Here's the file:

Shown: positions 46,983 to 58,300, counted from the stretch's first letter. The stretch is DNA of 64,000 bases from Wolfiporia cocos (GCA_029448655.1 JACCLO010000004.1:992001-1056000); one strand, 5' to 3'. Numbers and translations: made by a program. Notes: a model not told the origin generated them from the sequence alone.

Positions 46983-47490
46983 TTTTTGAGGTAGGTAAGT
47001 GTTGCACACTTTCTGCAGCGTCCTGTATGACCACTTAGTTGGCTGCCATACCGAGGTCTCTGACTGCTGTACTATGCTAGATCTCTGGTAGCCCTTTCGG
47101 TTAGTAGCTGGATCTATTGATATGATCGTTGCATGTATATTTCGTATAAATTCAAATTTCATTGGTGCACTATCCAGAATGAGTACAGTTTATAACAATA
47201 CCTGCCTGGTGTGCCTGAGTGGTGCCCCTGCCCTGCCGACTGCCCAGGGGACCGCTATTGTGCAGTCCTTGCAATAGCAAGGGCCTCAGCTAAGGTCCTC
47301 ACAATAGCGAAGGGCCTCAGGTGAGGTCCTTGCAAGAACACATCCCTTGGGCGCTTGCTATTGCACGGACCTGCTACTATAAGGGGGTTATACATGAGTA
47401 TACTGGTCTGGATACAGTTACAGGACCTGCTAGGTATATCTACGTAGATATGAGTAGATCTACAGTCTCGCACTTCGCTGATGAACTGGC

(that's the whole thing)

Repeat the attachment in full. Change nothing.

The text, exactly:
Shown: positions 46,983 to 58,300, counted from the stretch's first letter. The stretch is DNA of 64,000 bases from Wolfiporia cocos (GCA_029448655.1 JACCLO010000004.1:992001-1056000); one strand, 5' to 3'. Numbers and translations: made by a program. Notes: a model not told the origin generated them from the sequence alone.

Positions 46983-47490
46983 TTTTTGAGGTAGGTAAGT
47001 GTTGCACACTTTCTGCAGCGTCCTGTATGACCACTTAGTTGGCTGCCATACCGAGGTCTCTGACTGCTGTACTATGCTAGATCTCTGGTAGCCCTTTCGG
47101 TTAGTAGCTGGATCTATTGATATGATCGTTGCATGTATATTTCGTATAAATTCAAATTTCATTGGTGCACTATCCAGAATGAGTACAGTTTATAACAATA
47201 CCTGCCTGGTGTGCCTGAGTGGTGCCCCTGCCCTGCCGACTGCCCAGGGGACCGCTATTGTGCAGTCCTTGCAATAGCAAGGGCCTCAGCTAAGGTCCTC
47301 ACAATAGCGAAGGGCCTCAGGTGAGGTCCTTGCAAGAACACATCCCTTGGGCGCTTGCTATTGCACGGACCTGCTACTATAAGGGGGTTATACATGAGTA
47401 TACTGGTCTGGATACAGTTACAGGACCTGCTAGGTATATCTACGTAGATATGAGTAGATCTACAGTCTCGCACTTCGCTGATGAACTGGC